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- verb Simple past tense and past participle of
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And wyted him deal of their woes; nor then might he 1150
'I did wyte then!' she cried 'I wyted till near eight before I got your old telegraph!
Victorian Short Stories of Troubled Marriages Rudyard Kipling 1900
` ` That's the Reiver's mother, '' said one of the Elliots; ` ` she's ten times waur than himself, and is wyted for muckle of the ill he does about the country. ''
The Black Dwarf 1898
First I had to herd the sheep and take them to the best grass, and whiles they strayed and were wearisome to me, and I came home with divers missing, and then would I be wyted or even whipped for what was no fault of mine.
The Sundering Flood William Morris 1865
"That's the Reiver's mother," said one of the Elliots; "she's ten times waur than himsell, and is wyted for muckle of the ill he does about the country."
The Black Dwarf Walter Scott 1801
Man it is difent he his throughin in to the varitey of Business & for gets for the time that they are Such a thing as love, or that he has a loving wife at home wayting anxiously for him to come & when he dos come he has no tender word of affection for the one who has wyted So pacately for him were She Expected to See a smile She Sees a frown he comes in takes of his hat Sets down & is Silent has no word of greeting for his wife what is the feelings of that wife no one has any Idea but those who has Experienced Such treetment. bouth husband & wife should Strive to make the home circle bright & Cheerful & it depends in a greate measure apon the wife to make it so.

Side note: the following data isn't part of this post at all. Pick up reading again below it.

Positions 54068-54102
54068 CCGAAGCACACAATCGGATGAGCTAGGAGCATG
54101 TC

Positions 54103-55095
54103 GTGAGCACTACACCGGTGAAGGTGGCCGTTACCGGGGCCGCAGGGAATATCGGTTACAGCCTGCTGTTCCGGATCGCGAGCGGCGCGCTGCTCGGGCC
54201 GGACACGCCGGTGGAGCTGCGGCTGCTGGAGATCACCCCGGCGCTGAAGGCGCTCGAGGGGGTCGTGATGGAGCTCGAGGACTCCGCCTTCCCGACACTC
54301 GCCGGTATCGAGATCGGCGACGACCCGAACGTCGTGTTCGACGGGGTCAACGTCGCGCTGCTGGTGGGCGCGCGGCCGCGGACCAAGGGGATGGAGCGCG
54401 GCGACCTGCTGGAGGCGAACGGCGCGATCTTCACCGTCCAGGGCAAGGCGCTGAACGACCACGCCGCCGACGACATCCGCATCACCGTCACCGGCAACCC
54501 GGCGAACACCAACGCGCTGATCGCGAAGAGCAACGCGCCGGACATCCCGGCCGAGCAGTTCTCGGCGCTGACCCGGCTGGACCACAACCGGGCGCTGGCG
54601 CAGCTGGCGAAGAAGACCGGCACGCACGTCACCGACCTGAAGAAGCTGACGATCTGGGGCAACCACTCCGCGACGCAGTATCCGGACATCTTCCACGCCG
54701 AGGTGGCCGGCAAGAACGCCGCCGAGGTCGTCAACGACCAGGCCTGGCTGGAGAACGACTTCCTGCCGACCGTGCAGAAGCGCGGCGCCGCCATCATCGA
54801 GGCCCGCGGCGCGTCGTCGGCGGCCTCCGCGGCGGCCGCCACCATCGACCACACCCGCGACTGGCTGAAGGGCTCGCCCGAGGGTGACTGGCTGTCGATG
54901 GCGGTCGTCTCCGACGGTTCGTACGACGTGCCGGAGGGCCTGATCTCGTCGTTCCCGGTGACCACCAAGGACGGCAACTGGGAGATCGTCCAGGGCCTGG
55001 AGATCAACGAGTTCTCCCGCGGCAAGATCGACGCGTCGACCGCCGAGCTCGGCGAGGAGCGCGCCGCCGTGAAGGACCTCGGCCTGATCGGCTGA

Augusta County: David H. Evans to Mary Anna Sibert, September 15, 1868 David H. Evans 1868
“That’s the Reiver’s mother,” said one of the Elliots; “she’s ten times waur than himsell, and is wyted for muckle of the ill he does about the country.”
The Black Dwarf 2004
"S'y, we never wyted to hear no more, but hyked awye hot foot.
A Deal in Wheat and Other Stories of the New and Old West Frank Norris 1886
Ere she could explain, "Hold your tongue, girl," said Catherine; "Muriel bade him sat down, and I knew not that, and wyted on him; and he was going and leaving his malison on us, root and branch.
The Cloister and the Hearth Charles Reade 1849